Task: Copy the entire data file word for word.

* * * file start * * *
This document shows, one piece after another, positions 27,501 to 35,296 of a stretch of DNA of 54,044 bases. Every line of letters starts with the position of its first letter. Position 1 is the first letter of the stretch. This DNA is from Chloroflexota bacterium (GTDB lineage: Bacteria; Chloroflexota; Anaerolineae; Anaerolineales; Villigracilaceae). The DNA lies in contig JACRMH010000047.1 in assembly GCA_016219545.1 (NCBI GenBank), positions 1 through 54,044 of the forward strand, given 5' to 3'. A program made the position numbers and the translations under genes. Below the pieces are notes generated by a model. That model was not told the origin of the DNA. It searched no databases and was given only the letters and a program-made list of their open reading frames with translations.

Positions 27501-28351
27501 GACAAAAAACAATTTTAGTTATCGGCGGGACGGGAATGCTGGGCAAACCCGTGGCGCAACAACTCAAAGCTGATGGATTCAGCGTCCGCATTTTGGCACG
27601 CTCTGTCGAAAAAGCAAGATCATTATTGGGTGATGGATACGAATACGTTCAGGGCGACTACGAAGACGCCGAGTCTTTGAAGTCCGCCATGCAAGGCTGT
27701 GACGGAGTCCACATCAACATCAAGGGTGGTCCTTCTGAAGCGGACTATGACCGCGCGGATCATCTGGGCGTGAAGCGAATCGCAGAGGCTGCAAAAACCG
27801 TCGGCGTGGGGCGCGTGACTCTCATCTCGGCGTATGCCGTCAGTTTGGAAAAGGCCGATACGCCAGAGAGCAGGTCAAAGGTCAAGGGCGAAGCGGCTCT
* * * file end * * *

This document shows, one piece after another, positions 27,501 to 35,296 of a stretch of DNA of 54,044 bases. Every line of letters starts with the position of its first letter. Position 1 is the first letter of the stretch. This DNA is from Chloroflexota bacterium (GTDB lineage: Bacteria; Chloroflexota; Anaerolineae; Anaerolineales; Villigracilaceae). The DNA lies in contig JACRMH010000047.1 in assembly GCA_016219545.1 (NCBI GenBank), positions 1 through 54,044 of the forward strand, given 5' to 3'. A program made the position numbers and the translations under genes. Below the pieces are notes generated by a model. That model was not told the origin of the DNA. It searched no databases and was given only the letters and a program-made list of their open reading frames with translations.

Positions 27501-28351
27501 GACAAAAAACAATTTTAGTTATCGGCGGGACGGGAATGCTGGGCAAACCCGTGGCGCAACAACTCAAAGCTGATGGATTCAGCGTCCGCATTTTGGCACG
27601 CTCTGTCGAAAAAGCAAGATCATTATTGGGTGATGGATACGAATACGTTCAGGGCGACTACGAAGACGCCGAGTCTTTGAAGTCCGCCATGCAAGGCTGT
27701 GACGGAGTCCACATCAACATCAAGGGTGGTCCTTCTGAAGCGGACTATGACCGCGCGGATCATCTGGGCGTGAAGCGAATCGCAGAGGCTGCAAAAACCG
27801 TCGGCGTGGGGCGCGTGACTCTCATCTCGGCGTATGCCGTCAGTTTGGAAAAGGCCGATACGCCAGAGAGCAGGTCAAAGGTCAAGGGCGAAGCGGCTCT